Spartan blog

Hawks, Lakes and a Coffin

This was the race that was never meant to be. I signed up with some friends last year, planned a big, child free weekend away, and then had to cancel due to injury. This year, we all signed up again, and my friends pulled out, as their children were involved in gymnastic competitions.  

Then the pre race jitters began. I have these every time I race. Last time I raced, I was convinced the tendinitis that stopped me racing last year had returned. This time, my Achilles was sore for a fortnight before the race. I'd overtrained, and ended up taking ten days off to rest it.  It felt ok, and I'd done a couple of five mile runs that felt comfortable, but in my head, this was going to be a problem.  On the way up to the Lake District, I was certain I would be too cold,  the weather would be awful, I hadn't got the right kit... And on it went. 
 
On arrival in Hawkshead, the atmosphere hit us. People were out to race, to do well, but over all, there seemed to be an atmosphere of fun. I relaxed a bit.  I registered, collected my quite cool t shirt (some people put them on straight away, to run in, but there was no way I was running in anything other than Spartan  colours!) and we had a picnic.  
 
And then a funny thing happened. I got changed, put my brand new, very white Spartan top on, shorts, trainers, and my worries seemed to be edge away a little.  The samba band started to play, and I got fidgety, pumped full of nervous energy. I started to enjoy myself.   
 
I met other Spartans, Terry and Jon, who were also running, and Terry's wife Jacq, who was doing the 10k. We talked about what to expect, the conditions and so on. 
 
I'd forgotten how full of nervous energy I get at the start of a race. When we lined up we had a safety briefing and the joking, the cameraderie began to be evident.  My wife and daughter had come to watch they race, and when we set off, it was to the sound of my daughter shouting "Try and win, Daddy!"  There isn't a better way to start a race than that.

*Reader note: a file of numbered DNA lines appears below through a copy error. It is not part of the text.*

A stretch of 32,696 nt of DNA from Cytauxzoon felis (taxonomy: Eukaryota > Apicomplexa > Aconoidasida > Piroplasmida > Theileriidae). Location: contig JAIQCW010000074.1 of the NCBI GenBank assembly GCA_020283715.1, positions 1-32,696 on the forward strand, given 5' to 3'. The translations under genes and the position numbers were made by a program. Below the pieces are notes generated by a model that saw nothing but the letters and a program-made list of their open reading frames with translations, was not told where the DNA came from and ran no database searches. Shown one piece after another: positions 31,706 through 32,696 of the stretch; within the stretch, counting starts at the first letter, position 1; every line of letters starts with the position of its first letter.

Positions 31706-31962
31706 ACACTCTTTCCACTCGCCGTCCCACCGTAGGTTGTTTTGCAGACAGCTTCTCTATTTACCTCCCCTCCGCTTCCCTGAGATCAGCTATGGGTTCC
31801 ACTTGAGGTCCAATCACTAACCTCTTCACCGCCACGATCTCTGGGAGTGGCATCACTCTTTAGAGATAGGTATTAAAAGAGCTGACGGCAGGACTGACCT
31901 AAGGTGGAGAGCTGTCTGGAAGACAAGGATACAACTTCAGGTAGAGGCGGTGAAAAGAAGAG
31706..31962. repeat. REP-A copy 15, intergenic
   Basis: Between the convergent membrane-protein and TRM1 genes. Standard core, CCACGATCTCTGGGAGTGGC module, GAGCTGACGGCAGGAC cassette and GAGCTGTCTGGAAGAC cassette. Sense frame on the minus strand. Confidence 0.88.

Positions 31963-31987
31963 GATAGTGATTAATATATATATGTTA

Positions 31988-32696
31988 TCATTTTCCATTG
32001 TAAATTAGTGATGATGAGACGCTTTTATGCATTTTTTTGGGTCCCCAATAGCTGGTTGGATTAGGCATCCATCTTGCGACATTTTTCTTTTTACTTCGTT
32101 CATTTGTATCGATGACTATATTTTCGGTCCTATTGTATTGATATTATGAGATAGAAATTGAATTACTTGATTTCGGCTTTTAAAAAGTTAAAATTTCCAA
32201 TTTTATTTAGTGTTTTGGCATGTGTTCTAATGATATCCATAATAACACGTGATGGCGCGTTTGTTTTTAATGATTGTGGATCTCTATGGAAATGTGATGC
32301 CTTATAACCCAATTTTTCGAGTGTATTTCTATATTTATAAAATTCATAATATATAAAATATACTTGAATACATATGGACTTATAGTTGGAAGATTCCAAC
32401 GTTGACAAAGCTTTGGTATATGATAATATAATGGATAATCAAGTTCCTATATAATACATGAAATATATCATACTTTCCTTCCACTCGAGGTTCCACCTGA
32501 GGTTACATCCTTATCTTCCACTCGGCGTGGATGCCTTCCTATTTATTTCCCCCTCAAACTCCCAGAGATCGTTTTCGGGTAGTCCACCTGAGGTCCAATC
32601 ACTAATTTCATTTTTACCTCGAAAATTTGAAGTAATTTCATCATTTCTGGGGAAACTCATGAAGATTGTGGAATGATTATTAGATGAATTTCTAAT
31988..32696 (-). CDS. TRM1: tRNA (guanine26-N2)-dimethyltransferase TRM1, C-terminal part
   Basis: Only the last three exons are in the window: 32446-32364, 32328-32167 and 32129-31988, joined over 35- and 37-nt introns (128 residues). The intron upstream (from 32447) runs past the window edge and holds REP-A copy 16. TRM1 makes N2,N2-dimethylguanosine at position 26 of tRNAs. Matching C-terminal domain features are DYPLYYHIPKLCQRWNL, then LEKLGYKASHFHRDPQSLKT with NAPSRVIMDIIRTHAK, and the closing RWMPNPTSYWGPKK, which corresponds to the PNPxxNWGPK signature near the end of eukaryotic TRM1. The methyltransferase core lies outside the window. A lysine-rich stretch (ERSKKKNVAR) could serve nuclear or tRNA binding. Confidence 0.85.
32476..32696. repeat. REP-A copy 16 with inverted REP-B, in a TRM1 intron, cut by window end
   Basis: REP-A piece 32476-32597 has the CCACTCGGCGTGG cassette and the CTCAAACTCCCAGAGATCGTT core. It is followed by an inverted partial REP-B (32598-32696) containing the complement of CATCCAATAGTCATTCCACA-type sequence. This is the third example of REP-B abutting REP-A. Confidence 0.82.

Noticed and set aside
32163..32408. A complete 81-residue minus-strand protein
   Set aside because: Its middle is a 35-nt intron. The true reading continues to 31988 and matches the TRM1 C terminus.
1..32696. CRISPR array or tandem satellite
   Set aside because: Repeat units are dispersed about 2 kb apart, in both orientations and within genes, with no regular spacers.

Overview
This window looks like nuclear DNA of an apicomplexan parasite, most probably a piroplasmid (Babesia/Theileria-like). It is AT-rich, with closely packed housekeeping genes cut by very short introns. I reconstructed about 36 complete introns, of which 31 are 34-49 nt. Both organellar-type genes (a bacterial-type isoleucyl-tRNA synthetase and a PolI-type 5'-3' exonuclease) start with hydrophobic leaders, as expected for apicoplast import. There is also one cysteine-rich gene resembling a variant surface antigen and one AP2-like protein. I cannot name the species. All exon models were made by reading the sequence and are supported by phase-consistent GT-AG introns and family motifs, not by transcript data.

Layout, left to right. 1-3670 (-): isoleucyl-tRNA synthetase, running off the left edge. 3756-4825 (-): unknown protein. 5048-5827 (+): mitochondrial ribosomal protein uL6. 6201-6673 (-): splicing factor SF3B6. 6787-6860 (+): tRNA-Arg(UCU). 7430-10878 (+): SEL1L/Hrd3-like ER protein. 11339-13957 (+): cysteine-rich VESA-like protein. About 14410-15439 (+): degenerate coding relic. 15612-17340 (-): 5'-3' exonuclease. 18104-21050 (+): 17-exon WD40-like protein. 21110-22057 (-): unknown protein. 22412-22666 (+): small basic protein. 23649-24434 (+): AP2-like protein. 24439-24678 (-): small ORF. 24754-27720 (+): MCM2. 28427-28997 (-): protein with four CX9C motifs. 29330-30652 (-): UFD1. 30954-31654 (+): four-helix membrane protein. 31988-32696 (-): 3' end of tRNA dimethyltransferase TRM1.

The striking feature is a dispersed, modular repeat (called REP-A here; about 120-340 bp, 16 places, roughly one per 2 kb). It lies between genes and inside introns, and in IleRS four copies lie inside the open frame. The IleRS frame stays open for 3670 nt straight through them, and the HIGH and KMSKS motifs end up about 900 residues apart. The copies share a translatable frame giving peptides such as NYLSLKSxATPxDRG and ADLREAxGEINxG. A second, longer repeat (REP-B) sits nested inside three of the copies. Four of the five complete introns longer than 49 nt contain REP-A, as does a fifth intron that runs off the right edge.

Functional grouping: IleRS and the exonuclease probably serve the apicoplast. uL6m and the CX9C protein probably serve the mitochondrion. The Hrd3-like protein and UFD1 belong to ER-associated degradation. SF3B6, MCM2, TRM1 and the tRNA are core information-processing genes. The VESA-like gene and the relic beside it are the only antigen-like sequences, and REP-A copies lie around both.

We had a short blast on the road, before heading up the trail. This was a bit steep, and plenty of folks were walking already. I kept on going at what felt like a comfortable pace for me. I've been on enough Spartan runs with Wallman heading up steepish slopes right at the start for this not to phase me too much.  
 
Sometimes, it takes doing something for you to understand the advice that you've been given about doing that thing. This is what happened to me on the run.  In January, when it snowed, I was very unsure about the Helsby Half Marathon that I'd entered. My head wasn't in the right place for it, and I remember having a conversation with Paul Chrisp, where he told me how much he loved racing, the buzz and excitement of it all. I was sceptical, but right then, having just started, heading up the hillside, slowly overtaking people, I was with him 100%.  
 
My next bit of Spartan advice came from Wallman.  I don't remember it word for word, but it was along the lines of "Get a bloody move on, this is a running club, not a jogging club!"  And with Dave's kind words echoing in my head, I started taking people on the climb.  
 
This conflicted with the advice I'd had the night before, and this bothered me a bit.  Hackos had kindly helped with my carb loading, and told me very clearly that this was not my A race.  The 33 mile Sandstone Trail ultra marathon (my first) was only a fortnight away, and there was no way I wanted to injure myself, or push too hard beforehand.  So once the climb was out of the way, I settled in and took up a steady pace.  And my worries about the Sandstone Challenge, my Achilles, that job I should have done before I left work the day before, the difficult week I had ahead, all faded away.  I looked around and took in the spectacular views. I ran absolutely in the moment, focusing on one foot in front of the other.